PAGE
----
“Insects are very good indicators of the quality of the environment,” said Alejandro Del-Pozo, assistant professor in the department of entomology at Virginia Tech University. “If we’re going to look at the streams and streams and understand if something specific is going on… look at the bugs.”

But tracking insect populations can be tricky, and trends vary widely by region and species. It can also be difficult to find historical demographic data collected using methods similar enough to allow comparisons over time.

Yet the 2020 article indicates that between 5% and 10% of insect species have been lost over the past two centuries and that the rate of loss is accelerating. To 2021 paper published by the National Academy of Science estimated that annual declines in insect abundance hover around 1 to 2%.

Why the decline?

Several environmental factors could put insects at risk. Fragmentation and habitat destruction can greatly reduce some populations and lead to co-extinctions – the disappearance of not only a single species but also one or more that depended on it. Climate change and an influx of invasive species are also believed to play a major role.

And pollution, especially the use of broad-spectrum pesticides, is seen as a major culprit. A study published this spring in Science magazine found that the chemical makeup of modern pesticides, although applied in decreasing amounts since the 1960s, has dramatically increased in toxicity, especially to insects and aquatic invertebrates. These pesticides also harm soil invertebrates such as earthworms, beetles and ground-nesting bees, according to another study.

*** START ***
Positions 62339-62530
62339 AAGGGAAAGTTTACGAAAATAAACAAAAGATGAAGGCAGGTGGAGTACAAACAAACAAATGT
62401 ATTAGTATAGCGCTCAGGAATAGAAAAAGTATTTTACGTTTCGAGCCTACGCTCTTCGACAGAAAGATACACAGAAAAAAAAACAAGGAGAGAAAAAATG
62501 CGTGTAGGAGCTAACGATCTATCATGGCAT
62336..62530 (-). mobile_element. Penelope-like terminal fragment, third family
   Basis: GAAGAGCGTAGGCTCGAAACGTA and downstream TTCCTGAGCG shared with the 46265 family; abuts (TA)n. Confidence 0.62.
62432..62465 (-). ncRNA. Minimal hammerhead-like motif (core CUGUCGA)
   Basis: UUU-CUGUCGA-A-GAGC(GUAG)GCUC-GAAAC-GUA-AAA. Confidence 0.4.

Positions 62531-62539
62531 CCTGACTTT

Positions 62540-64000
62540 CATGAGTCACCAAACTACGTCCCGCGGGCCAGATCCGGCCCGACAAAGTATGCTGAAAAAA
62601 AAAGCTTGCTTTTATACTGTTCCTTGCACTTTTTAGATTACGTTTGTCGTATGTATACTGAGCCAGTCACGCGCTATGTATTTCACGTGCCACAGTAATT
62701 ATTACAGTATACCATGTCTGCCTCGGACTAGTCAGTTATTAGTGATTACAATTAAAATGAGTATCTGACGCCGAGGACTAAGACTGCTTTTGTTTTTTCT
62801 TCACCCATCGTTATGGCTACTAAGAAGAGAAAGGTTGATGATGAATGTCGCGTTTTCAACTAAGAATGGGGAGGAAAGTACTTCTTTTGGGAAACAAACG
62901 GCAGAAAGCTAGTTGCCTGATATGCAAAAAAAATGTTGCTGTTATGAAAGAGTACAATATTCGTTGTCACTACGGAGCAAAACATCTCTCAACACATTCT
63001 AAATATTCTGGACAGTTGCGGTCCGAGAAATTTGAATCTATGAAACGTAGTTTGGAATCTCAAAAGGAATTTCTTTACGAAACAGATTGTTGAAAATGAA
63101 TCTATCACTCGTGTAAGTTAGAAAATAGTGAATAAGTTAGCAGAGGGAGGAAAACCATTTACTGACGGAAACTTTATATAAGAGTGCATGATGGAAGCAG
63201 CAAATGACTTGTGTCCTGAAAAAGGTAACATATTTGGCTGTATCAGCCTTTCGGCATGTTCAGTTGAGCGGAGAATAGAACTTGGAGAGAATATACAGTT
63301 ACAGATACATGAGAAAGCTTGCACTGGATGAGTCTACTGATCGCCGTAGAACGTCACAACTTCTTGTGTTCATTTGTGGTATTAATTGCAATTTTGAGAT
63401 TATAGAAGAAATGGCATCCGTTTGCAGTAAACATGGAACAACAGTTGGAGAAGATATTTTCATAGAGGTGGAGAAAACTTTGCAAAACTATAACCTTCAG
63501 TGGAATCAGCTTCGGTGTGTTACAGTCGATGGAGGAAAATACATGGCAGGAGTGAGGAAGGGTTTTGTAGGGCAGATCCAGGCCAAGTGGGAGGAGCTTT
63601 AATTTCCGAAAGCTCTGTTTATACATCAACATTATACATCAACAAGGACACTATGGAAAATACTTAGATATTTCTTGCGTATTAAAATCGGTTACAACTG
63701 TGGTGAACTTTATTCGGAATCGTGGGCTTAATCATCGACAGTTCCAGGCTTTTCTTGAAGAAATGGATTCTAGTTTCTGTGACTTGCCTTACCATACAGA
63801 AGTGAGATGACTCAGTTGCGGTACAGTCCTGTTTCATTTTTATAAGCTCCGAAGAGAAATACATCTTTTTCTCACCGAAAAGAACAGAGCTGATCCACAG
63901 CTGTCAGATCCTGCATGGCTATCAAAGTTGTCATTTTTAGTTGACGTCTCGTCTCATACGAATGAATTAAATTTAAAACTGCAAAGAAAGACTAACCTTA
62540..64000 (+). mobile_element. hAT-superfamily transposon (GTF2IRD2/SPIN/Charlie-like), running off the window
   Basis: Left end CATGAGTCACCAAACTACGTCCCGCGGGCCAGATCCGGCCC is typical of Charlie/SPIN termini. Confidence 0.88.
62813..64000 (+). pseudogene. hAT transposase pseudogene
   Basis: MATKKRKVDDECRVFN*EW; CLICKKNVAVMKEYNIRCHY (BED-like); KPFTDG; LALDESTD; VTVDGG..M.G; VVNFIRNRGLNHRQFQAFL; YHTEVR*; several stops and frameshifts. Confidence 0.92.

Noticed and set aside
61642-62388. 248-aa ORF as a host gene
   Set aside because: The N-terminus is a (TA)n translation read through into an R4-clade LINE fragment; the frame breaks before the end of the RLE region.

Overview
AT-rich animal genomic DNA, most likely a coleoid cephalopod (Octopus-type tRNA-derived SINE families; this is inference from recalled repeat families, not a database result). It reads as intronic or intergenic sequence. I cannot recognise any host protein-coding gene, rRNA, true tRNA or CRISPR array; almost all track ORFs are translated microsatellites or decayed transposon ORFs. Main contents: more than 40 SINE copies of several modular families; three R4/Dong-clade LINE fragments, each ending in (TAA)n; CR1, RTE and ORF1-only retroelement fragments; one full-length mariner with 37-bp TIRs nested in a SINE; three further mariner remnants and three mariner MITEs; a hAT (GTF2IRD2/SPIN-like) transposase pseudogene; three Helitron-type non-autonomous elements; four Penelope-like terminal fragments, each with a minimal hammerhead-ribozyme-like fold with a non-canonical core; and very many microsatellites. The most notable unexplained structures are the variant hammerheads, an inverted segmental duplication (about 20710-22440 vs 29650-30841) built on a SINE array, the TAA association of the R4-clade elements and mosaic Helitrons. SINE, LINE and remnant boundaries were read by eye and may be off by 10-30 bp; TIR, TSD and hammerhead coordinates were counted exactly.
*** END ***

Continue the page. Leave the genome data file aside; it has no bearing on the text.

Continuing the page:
Bonnie Raindrop, program director at the Maryland Pesticide Education Network for the Pesticides and the Chesapeake Bay Project, said she talks a lot about the impact of these chemicals on bees and other pollinators.

“But it’s important to connect the dots so that people understand [that] what happens to bees happens to all other insects, ”she said. “Losing the insect world would have devastating effects on all of us.”

The losers and the winners

In the Bay Area, some insects do worse than others. The number of native ladybugs, for example – including the New York State insect, the nine-spotted ladybug – has declined dramatically over the past 30 years.